I recently awoke to find my husband gone from my bed. It was an enormous turning point in our relationship: I’d driven him to the couch.
I am a snorer. A bad one. It’s taken me a long time to own up to it. I didn’t believe it when it was described to me as a “raspy, wet gargling noise” – a ridiculous exaggeration if there ever was one. To be honest, I never really took any of my husband’s complaints about it seriously. Surely it was only loud breathing at best.
Only when he made the effort to actually record it on his phone did I come around to his point of view: that it was every bit as terrifying as he described. I wasn’t hearing myself; I was hearing some huge wounded creature.
I was aghast. How had he been putting up with that for so many years? And how had I so casually brushed aside his complaints?
I realised he was not being paranoid. Every breath truly did sound as if it could be the last. All too often I would be in a peaceful slumber, leaving him lying awake, sick with the worry about what might happen if that strained breathing simply stopped. Even if the snoring subsided, the adrenaline of that panic could easily keep him awake another hour.
More and more often, he would begin the next day tireder; grumpier; more prone to error or frustration. I was robbing him of the sleep he needed to bring out his best. Meanwhile, I was so well-rested I just couldn’t relate to that morning grumpiness.
It’s no wonder that he finally finally made the call one night, somewhere around the 1am mark, to get out of bed and finish his night’s rest on the couch. It was there I found him the following morning, sleeping more peacefully than I’d seen him in years.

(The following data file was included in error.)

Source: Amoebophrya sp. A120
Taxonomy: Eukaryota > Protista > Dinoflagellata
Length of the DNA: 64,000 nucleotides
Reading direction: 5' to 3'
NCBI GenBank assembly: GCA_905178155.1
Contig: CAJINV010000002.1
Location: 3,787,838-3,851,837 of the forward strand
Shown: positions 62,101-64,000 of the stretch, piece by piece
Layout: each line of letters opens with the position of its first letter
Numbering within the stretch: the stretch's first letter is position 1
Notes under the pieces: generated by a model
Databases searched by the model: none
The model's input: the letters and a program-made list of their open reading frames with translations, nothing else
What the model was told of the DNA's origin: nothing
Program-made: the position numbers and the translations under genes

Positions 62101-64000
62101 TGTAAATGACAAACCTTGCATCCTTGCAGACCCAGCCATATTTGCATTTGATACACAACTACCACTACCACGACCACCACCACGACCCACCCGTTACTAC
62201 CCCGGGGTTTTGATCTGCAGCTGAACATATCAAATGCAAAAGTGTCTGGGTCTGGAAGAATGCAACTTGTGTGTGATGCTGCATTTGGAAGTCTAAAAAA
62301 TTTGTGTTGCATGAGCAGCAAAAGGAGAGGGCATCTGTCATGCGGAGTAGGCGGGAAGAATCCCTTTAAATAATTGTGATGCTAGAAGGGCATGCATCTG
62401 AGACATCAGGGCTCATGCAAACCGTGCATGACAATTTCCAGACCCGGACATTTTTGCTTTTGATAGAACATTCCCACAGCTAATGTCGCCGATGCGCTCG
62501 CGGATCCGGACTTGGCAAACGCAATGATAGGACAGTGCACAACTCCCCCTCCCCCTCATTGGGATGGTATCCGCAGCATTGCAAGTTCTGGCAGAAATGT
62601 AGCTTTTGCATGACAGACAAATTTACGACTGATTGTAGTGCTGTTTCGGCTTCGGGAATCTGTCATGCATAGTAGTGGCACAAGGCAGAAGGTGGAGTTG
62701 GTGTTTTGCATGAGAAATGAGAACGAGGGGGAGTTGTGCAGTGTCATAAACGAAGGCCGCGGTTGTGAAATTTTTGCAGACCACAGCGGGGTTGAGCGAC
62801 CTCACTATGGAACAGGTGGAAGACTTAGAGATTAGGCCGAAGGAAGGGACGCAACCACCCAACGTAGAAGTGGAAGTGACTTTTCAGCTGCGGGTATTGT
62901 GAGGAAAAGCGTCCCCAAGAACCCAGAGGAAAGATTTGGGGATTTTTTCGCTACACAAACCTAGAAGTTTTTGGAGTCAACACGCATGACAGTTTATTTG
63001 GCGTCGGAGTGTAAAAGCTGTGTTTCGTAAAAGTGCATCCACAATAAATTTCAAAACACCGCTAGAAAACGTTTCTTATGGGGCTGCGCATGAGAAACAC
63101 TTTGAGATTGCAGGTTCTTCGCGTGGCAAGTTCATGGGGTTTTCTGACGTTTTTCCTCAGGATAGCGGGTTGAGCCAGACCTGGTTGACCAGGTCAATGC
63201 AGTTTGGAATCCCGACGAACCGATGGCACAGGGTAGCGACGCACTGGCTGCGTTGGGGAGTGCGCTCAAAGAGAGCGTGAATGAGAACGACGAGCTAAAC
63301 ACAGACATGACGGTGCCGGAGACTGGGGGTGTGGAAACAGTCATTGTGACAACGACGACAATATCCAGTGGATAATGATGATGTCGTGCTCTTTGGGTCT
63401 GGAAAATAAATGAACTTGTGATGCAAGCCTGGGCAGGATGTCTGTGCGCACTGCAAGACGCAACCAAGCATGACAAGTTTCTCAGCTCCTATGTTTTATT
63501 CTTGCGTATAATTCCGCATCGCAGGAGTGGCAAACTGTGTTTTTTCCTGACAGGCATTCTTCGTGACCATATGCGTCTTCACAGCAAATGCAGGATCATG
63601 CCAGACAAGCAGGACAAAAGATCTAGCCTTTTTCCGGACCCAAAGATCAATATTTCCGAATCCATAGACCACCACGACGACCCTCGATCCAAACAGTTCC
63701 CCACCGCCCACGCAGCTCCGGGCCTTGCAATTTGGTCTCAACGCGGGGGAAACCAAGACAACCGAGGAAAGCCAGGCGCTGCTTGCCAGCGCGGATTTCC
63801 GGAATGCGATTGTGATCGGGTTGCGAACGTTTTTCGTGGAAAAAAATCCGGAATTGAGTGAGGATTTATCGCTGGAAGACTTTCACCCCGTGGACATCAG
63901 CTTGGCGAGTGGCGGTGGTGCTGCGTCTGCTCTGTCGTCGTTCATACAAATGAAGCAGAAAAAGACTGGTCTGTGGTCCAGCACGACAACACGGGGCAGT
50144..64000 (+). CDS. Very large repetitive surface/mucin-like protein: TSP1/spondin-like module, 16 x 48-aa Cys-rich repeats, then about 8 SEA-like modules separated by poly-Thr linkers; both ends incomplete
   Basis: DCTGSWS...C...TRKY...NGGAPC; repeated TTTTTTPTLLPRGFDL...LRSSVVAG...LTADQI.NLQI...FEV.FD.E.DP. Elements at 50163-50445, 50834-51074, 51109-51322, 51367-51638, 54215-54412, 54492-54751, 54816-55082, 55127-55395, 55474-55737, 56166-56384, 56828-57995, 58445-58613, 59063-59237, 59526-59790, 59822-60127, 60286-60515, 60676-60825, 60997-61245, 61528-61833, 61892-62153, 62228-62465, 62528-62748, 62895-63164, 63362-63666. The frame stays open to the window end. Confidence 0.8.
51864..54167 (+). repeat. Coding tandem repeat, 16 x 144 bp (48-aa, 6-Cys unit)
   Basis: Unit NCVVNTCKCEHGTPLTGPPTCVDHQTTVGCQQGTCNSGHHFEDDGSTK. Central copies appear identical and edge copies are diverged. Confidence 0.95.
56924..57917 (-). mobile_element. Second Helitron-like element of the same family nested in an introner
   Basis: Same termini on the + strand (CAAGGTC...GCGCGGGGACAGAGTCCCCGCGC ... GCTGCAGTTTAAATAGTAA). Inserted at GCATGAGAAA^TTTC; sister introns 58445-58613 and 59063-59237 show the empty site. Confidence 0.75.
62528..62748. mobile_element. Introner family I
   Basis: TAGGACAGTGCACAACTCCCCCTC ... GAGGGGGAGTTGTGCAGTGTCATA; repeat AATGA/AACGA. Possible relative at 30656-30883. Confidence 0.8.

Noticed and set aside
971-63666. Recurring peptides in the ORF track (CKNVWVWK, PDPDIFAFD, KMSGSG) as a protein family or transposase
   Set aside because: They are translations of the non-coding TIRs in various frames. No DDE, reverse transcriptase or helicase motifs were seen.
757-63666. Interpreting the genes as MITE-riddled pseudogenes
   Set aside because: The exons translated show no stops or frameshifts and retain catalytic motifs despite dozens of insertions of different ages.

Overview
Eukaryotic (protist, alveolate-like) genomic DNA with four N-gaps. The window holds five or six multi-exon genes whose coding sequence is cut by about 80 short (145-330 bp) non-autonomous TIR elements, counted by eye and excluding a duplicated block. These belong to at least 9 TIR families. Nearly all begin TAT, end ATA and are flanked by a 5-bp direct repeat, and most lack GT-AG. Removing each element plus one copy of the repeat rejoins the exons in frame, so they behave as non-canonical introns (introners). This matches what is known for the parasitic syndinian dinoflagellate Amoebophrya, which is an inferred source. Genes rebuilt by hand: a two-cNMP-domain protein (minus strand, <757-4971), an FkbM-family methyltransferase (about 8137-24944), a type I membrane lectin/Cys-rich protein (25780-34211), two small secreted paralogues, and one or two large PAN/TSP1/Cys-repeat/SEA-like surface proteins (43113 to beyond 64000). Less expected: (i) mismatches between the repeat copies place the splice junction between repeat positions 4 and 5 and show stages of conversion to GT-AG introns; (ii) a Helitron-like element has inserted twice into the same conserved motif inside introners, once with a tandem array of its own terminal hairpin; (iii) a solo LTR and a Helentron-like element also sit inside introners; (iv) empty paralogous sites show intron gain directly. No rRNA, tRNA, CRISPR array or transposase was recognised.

It was this point – realising he was better off away from me – that I realised that my snoring was actively getting in the way of an otherwise-happy marriage.
Until that point, I had felt helpless. It hardly seemed fair to be blamed for something I had no control over. But this marked a turning point: where I got to say “no more”; where my snoring became a problem we could work together to solve.
It’s early days yet, but so far, this change in attitude has made an enormous difference to us both.
We’re working our way through a list of increasingly elaborate external aids – the decongestants, the “snoring strips”, even anti-snoring caps. They work for some, but I haven’t had much luck.
It should be demoralising, but it feels like for every idea that doesn’t work, we’re taking a step closer to something that does. And each time, that step has a little more skip.
I’m working now on sleeping more on my side – hugging a pillow seems to help. I hear a tennis ball stitched into the pyjamas can help discourage rolling back onto your back, but I’d rather leave this to a last resort!
While an overnight hospital stay eased our fears of sleep apnea, my GP hasn’t ruled out using a dedicated breathing device. A month ago it would have seemed preposterous, but now I know the wellbeing of my best friend is at stake as well, I think I’m willing to try anything.
Has snoring affected your relationship? Was it your partner’s, or your own? What treatment has worked best for you?